Thinning guidelines from crown area relationships for young hardwood plantations

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  • Authors: Stringer, Jeffrey W.; Cecil, Luke
  • Publication Year: 2010
  • Publication Series: General Technical Report (GTR)
  • Source: In: Stanturf, John A., ed. 2010. Proceedings of the 14th biennial southern silvicultural research conference. Gen. Tech. Rep. SRS–121. Asheville, NC: U.S. Department of Agriculture, Forest Service, Southern Research Station. 389-391.

Abstract

Crown closure in hardwood plantations signals the first opportunity to apply density control treatments such as thinning or release. The proper timing of these treatments is a function of stocking levels and is generally scheduled within several years after initial crown closure. Predicting crown closure for a plantation provides practitioners with the ability to plan intermediate treatments and is based upon crown development in a stand. Stem diameter and crown surface area relationships coupled with plantation spacing and age can be used to estimate crown closure. This study provides crown area relationships for 7- to 10-year-old free-to-grow Quercus rubra, Q. alba, Liriodendron tulipifera, and Fraxinus Americana trees that were located in five plantations established over a wide range of site conditions from abandoned farm land to reclaimed surface mine sites in Kentucky. Stem ground line diameter ranged 0.5 to 6 inches and regressions of crown and stem diameters of free-to-grow trees indicated acceptable fit statistics with the majority of the species/site R2 values > 0.80.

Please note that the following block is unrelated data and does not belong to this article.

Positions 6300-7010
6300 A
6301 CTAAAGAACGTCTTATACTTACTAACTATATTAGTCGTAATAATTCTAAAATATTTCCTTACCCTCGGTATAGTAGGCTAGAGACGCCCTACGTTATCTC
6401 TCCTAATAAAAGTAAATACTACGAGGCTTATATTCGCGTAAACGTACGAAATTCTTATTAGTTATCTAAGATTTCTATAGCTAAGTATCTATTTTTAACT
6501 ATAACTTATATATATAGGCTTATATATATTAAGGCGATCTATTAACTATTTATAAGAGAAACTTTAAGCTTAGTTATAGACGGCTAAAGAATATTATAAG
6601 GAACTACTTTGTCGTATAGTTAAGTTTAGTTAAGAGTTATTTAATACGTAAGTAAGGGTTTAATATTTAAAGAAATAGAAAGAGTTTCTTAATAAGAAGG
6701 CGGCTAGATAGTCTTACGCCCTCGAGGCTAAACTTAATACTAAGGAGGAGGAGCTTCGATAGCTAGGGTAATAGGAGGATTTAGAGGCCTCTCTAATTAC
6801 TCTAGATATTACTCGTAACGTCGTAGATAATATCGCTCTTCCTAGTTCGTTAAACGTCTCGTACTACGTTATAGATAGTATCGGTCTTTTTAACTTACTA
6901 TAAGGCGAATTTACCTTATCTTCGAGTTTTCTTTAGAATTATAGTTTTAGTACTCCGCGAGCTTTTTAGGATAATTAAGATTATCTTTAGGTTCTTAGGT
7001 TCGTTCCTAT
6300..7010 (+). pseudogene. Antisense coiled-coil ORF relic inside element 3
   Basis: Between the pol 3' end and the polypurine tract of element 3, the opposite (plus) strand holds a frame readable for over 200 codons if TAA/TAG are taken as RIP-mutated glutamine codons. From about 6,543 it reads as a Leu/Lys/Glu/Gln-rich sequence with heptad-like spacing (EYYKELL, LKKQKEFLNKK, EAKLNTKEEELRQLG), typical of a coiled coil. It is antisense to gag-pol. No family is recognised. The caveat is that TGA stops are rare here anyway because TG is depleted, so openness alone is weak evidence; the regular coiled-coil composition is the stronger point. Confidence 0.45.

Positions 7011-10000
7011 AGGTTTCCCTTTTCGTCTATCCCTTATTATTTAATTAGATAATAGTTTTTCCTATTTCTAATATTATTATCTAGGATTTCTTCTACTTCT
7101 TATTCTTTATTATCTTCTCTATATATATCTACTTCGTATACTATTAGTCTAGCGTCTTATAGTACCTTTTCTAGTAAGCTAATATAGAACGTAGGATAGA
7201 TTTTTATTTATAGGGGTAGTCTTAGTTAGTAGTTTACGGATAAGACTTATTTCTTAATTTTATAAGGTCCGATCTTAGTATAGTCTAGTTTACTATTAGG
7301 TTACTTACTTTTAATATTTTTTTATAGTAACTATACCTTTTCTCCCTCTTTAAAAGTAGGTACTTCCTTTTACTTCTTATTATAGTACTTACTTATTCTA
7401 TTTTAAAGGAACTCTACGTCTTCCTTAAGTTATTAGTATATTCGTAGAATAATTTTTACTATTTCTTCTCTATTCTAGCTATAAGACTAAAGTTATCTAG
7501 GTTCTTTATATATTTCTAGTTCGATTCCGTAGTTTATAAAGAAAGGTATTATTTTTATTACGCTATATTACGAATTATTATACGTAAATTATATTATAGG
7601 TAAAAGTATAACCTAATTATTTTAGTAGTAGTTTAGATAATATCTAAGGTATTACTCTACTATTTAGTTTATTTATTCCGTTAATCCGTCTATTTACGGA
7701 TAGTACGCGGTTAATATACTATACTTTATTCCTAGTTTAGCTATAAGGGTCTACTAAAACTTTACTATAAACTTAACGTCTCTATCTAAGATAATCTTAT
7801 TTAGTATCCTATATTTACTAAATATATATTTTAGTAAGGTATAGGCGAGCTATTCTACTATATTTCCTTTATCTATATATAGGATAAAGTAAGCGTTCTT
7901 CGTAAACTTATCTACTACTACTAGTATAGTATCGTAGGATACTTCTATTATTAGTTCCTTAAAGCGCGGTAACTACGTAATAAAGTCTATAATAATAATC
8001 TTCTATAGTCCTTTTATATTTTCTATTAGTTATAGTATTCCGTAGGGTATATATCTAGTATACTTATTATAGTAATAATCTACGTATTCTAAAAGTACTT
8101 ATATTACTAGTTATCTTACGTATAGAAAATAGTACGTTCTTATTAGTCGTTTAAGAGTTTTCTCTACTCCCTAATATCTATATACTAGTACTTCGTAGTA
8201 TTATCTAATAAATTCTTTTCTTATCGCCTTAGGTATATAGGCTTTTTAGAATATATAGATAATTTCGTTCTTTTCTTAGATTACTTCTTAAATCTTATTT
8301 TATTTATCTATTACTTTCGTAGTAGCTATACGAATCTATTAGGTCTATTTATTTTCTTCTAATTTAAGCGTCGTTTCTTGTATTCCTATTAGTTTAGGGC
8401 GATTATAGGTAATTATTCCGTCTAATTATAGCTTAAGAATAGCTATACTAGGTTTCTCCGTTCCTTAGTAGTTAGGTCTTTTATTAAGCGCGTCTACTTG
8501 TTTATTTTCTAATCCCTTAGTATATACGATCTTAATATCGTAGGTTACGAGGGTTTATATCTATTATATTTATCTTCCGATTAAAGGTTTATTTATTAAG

• Citation: Stringer, Jeffrey W.; Cecil, Luke 2010. Thinning guidelines from crown area relationships for young hardwood plantations. In: Stanturf, John A., ed. 2010. Proceedings of the 14th biennial southern silvicultural research conference. Gen. Tech. Rep. SRS–121. Asheville, NC: U.S. Department of Agriculture, Forest Service, Southern Research Station. 389-391.
  • Posted Date: August 12, 2010
  • Modified Date: October 14, 2010
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